Jeremiah S. Chechik [Interview]
February 17, 2013 1 Comment
20 years ago, one of my favorite films of all time was brought out to the world. A graceful young man fresh off a hit TV show and entering a brand new world of self expression where he would only take on roles he specifically chose by the name of Johnny Depp shared the screen with Aidan Quinn and Mary Stuart Masterson in the (sort of) romantic comedy Benny & Joon. Now we all know Johnny as the sword swindling swashbuckler and ravishing sex symbol he has become, but this is where I like him. I a beautiful little story about what it means to find true and unconditional love. And why Buster Keaton is just downright awesome. It also didn’t hurt that it was obviously filmed in Spokane, Washington, and I would later create a jogging path that hit several land mark scenes from the film. Coincidence, really. Another classic film that nobody can deny, is the greatest addition to the National Lampoon’s series entitled Christmas Vacation featuring Chevy Chase and very young Juliette Lewis. This is by far the ONLY Christmas movie I can stand. And this goes for the hipster friendly piece of garbage with that weird bundled up kid and the leg lamp. Yes, this is the crown jewel of them all. Jingle All The Way might be a close runner up, but this is a whole other conversation waiting to be had.
And what does any of this have to do with absolutely anything? Well, as you should have figured out by now, these two films, as well as several fine works, are the work of legendary filmmaker Jeremiah S. Chechik, who we have had the direct honor of agreeing to share a few words with you all here at Trainwreck’d Society. I am so proud to have the visionary mastermind behind one of my favorite films of all time right here for you all. Enjoy!
You’re resume is obviously impressive. You’ve done hilarious slapstick comedy (National Lampoon’s Christmas Vacation), romantic comedies (Benny & Joon), and adventure (The Avengers, Leverage), and more…what would you say is your favorite genre to direct? What the distinct differences in working in different genres?
When you work on a comedy you try to spend the day laughing…then praying everyone else laughs with you. Comedy is tough. In drama one could hide behind technique, kinetics, music and photography and mood but in comdey you either laugh or you dont.
You are a renowned filmmaker and television director, we all know this. But, you were also an executive producer for the little known foreign film La reina de la note, released in 1994. How did you become attached to this project?
I discovered the story of Lucha Reyes in Mexico City one long night over many many tquilas in one of the most famous “ranchero” bars. Once I heard the story I know it had to be brought to film but as a mexican film. I found the writer , paid for the writer, found the director and hobbled the financing together with a french/mexican partner and we made it. Sorry it is not avail on dvd – its a very dark and cool film about an amazing musician.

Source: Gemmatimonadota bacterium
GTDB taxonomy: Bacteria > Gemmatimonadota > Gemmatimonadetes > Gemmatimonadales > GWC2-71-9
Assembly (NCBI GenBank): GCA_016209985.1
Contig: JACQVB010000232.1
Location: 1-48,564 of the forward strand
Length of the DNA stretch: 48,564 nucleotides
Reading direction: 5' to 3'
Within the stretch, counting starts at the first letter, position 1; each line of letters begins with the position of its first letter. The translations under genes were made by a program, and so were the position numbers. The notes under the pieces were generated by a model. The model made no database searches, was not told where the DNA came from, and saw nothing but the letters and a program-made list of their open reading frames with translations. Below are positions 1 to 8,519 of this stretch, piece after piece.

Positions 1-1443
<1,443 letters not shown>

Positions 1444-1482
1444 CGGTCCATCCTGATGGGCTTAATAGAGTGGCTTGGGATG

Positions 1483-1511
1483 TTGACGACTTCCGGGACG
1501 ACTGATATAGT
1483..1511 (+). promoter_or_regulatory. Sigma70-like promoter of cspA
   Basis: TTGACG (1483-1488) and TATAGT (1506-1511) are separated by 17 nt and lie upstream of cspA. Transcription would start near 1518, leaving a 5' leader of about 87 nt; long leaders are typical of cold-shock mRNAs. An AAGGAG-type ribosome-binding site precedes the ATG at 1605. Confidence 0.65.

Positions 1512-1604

You have directed some of Hollywood’s elite in the acting world from Sharon Stone to Johnny Depp to Chevy Chase and Zachary Levi. How is it having the idolized work for you? Does the media and estranged entertainment blogs blow things entirely out of proportion?
Actors are actors. I never consider their fame only who they are and what they need to deliver their best work. Most – if not all- pretty much surrender to the director as partt of what they do. of course, you have to earn their trust, give smart notes and be sensitive to their individual processes.
Since I used to literally live about a half a mile from the house that was the main setting for your 1993 film Benny & Joon, I have to ask…how did you enjoy your time in Spokane, Washington?
Loved being in spokane – It was a magical time for us.
In this modern age, everything seems to be shifting to digital works. Being a veteran of the film world with an abundance of experience, which do you prefer, digital or film?
I was and remain very much an early adopter and love the control of image on the set and the way digital embraces the shadows. but I still miss the simplicity and grace of the celluloid image.
You made a transition, but far from removal, to a lot of television from mostly film work. How do the two experiences differ? Do you have a preference, and why or why not?
Television is like a polaroid. It’s fast immediate and currently where all the best writing lives. as a director on a show I am but one piece of a larger machine which exists to serve the show. On a film the responsibility of tone, pace, performance, quality and effect is under the purview of the director. There is a lot more pressure.
Can you tell us a bit about your upcoming film featuring Catherine O’Hara, The Right Kind of Wrong?
Quirky, romantic and funny – i.e. a romantic comedy.
What was the last thing that made you smile?